Pucklechurch is a historic village with an incredibly rich past, from the Bronze Age with its tumulus on Shortwood Hill, up to the siting of a barrage balloon depot in World War II. Not many Parishes in England can point to the former existence of a Royal building within their boundaries - Pucklechurch is an exception. Not only that, as the Anglo Saxon Chronicle tells us, King Edmund I was in fact murdered here, at his hunting lodge, in 946: "A.D. 946 . This year King Edmund died, on St. Augustine's mass day. That was widely known, how he ended his days: that Leof stabbed him at Pucklechurch."
Located near the Bristol Ring Road (A4174), the quaint village of Pucklechurch is at the top of an escarpment, with fine views towards the Cotswolds, about four miles (6 km) east. It is renowned for its village garden competitions, which take place during the summer each year. It is near both the cities of Bristol and Bath in south-west England, and around 100 miles (160 km) west of London.
Pucklechurch is within the parliamentary constituency Thornbury and Yate.
Population and amenities
Its population is approximately 3,000 and contains a church, a primary school, shops including a small bakery, a small hairdresser, a local convenience store and a newsagent used by both locals as well as passing trade, and a small post office.
There is a recreational ground in the centre of this historic village, called the "Rec". It is near the village hall. Many events are hosted on the Rec throughout the year, including the "Pucklechurch Revel". Attendance of this event has declined considerably in recent years.
Pucklechurch School is the local school. The old school building was sold off to become a private dwelling house.
There is also a crematorium on the Westerleigh Road, a tip on the Shortwood Hill (southbound near Emerson's Green) and a "water processing facility" in the Log's Bottom area of the village.
Behind Pucklechurch's Star Inn is the site of an ancient royal villa, where King Edmund I of England was murdered by exiled robber Liofa on May 26, 946AD. In 950 King Eadred gave 25 hide (unit)s of land (at Pucelancyrcan) to the Abbey of Glastonbury.
"St Mary of Glastonbury holds Pucklechurch. There are twenty hides. In demesne are six ploughs and twenty three villans and eight bordars with eighteen ploughs. There are ten slaves and six men render 100 ingots of iron less ten and in Gloucester one burgess pays 5d and two coliberts pay 34d and there are 3 Frenchmen and two mills rendering 100d. There are sixty acres of meadow and woodland half a league long and a half broad. It was worth £20, now £30".
Held by see of Bath & Wells
The manor of Pucklechurch was held by the Bishop of Bath & Wells since 1275, when he had received it from Glastonbury Abbey, as a document in the Calendar of Bishops of Bath & Wells, dated April 1275 records:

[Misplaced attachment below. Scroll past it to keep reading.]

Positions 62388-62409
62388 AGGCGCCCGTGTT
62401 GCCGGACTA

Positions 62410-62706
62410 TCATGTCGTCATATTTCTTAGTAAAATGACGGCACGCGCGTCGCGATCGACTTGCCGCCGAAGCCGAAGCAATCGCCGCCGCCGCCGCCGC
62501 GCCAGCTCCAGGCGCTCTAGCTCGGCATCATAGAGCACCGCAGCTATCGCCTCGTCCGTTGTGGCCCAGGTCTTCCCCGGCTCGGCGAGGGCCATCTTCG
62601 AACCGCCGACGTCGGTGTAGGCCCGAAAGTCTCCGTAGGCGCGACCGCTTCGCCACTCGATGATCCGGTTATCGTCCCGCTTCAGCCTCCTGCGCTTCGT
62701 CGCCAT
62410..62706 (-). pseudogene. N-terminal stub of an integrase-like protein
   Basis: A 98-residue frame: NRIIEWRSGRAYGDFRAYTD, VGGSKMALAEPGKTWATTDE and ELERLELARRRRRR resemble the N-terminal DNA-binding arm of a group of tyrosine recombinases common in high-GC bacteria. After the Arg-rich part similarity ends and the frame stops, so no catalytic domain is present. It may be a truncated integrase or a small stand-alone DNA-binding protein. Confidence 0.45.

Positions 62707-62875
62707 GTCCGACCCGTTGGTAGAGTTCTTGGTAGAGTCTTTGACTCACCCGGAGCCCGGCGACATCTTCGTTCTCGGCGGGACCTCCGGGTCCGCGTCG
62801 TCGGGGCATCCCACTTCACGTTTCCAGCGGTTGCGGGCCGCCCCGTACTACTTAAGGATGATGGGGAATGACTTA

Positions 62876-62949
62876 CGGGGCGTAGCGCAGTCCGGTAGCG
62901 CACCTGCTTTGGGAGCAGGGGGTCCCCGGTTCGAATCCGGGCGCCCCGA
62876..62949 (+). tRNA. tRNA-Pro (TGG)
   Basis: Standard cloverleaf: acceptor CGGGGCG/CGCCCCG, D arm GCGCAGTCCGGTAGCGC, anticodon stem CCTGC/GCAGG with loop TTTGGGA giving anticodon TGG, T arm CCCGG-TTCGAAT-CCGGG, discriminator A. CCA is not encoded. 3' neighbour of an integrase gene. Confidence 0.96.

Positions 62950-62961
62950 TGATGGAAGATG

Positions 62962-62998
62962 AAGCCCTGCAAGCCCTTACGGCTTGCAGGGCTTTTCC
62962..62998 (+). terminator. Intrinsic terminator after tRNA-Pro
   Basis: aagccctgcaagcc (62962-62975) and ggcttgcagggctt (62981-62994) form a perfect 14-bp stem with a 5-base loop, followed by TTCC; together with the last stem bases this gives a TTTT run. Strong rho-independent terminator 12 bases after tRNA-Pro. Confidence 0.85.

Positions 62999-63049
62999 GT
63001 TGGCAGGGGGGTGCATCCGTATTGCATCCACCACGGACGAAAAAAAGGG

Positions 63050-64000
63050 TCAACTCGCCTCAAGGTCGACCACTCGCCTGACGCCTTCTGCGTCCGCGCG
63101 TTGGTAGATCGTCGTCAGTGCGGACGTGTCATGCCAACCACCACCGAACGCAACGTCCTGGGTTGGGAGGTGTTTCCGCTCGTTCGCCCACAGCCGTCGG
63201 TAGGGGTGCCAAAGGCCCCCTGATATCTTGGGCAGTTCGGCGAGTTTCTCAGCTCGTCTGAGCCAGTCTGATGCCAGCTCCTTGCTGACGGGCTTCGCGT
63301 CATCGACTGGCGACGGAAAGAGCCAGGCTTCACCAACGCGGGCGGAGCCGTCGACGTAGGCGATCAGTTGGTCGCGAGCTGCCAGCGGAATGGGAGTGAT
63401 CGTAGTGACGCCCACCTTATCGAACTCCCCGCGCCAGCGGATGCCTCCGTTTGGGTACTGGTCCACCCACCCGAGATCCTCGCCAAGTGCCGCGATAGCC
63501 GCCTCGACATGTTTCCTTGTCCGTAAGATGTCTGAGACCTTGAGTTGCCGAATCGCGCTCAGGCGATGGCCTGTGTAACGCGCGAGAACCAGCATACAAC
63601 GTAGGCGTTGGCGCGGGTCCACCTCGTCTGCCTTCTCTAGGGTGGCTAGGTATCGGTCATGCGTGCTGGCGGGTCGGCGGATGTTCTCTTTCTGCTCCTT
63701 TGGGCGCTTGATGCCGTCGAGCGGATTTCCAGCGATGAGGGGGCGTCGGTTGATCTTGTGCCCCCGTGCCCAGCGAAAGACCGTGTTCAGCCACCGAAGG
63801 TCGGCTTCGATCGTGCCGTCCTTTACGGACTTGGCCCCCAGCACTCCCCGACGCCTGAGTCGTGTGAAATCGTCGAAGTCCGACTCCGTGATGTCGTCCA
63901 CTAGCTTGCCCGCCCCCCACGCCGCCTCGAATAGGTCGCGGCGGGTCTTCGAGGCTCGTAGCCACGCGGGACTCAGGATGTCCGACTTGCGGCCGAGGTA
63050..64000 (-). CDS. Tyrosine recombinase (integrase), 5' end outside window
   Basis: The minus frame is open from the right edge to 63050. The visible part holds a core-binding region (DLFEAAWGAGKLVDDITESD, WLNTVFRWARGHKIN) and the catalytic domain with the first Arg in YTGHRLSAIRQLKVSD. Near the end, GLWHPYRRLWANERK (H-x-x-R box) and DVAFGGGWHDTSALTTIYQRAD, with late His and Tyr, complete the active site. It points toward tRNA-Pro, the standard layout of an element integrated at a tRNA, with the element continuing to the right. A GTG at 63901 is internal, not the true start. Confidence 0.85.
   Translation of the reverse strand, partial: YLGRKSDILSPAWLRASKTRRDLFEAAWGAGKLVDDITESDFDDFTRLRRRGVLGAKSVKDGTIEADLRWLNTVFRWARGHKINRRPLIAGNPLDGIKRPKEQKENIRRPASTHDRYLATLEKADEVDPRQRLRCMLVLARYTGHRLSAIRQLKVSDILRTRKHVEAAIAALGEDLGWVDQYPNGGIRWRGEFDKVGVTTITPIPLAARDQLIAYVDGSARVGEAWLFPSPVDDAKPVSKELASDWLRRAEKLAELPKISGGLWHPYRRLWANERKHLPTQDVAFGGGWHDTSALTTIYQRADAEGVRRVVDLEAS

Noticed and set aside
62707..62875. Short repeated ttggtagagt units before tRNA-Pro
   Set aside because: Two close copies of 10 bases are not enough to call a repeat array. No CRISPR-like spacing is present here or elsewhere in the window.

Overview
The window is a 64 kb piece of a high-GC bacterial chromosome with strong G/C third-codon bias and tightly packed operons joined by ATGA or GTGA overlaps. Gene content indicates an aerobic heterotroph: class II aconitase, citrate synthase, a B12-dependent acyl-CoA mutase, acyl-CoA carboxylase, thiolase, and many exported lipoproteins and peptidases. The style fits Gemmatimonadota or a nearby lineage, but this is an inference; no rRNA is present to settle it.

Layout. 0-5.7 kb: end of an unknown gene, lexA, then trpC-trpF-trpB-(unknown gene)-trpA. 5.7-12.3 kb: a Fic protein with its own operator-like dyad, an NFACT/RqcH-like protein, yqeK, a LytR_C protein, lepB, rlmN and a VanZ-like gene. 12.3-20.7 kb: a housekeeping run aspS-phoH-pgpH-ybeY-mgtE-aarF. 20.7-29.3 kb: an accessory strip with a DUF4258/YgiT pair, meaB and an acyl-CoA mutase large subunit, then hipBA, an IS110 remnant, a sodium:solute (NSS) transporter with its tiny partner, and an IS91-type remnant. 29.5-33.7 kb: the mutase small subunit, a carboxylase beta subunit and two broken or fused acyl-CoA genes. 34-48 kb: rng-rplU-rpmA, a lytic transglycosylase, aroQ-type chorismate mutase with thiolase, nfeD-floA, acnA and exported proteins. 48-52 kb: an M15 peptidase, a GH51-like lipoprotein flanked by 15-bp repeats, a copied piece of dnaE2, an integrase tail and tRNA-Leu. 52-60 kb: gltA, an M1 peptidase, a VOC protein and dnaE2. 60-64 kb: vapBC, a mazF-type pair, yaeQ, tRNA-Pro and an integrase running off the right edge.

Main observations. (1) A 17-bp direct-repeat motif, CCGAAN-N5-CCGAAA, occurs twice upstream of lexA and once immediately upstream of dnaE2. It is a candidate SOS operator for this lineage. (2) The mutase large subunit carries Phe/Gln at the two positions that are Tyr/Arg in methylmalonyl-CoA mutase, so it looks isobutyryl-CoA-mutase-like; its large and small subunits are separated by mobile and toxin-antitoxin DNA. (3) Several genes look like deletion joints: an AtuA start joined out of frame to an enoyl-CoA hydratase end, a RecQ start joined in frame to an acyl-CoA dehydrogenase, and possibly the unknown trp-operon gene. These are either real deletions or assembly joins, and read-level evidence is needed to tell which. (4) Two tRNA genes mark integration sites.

"Accord between Robert Bishop of Bath & Wells and John Abbot of Glastonbury, namely that whereas Robert late Abbot of Glastonbury and the convent quitclaimed to Walter late Bishop of Bath & Wells the manor and advowson of Pokeleschyrch..."
Farmed to Denys family
To save his see from the administrative burden of collecting all the rents within the manor, the Bishop farmed the manor to Sir Gilbert Denys(d.1422), of nearby Siston, that is to say they gave him the right to keep all the rents he could collect in exchange for an annual one-off payment of £40. One must assume that Denys would have been willing to pay more than anyone else for the privilege, as he already held the next-door manor of Siston, making for convenient administration. In the Communar's Accounts of the See of Bath and Wells the following entries are recorded:
- 1400-01 Received from Gilbert Denys, knt, for farm of Pokelchurch £40
- 1400-01 Paid to servant of Sir Gilbert Denys for venison from Pokelchurch for the canons 2s
- 1407/8 Received from Sir Gilbert Denys, farmer of the church at Pucklechurch £40
- 1407/9 Expenses of the steward about the agreement with Sir Gilbert Denys and on other occasions £1 3s 2d.
- 1407/9 Received from Gilbert Denys for wood at Crotesmor £5 13s 4d
- 1408/9 Received from Sir Gilbert Denys for the farm of Pucklechurch, £5 being remitted for the first term £35
- 1414-18 Expenses of holding a court at Pucklechurch and treating with Gilbert Denys at Sixton (Siston) and Olvyston (Olveston) and with Abbatiston (Abson?) parish £1 1s 5½d
- 1414-18 Expenses: Sir Gilbert Denys £2 and his bailiff 3s 4d and his entertainment for horses and men at Simon Bayly's (11s 8d) £2 15s
- 1414-18 Expenses hire of 2 horses at Wells and holding a court at Pucklechurch 1s 11d
- 1414-18 Rec'd from the bailiff of Pucklechurch, rent and perquisites of court £1 7s 5d
- 1417-18 Received from Sir Gilbert Denys for the farm of Pucklechurch £40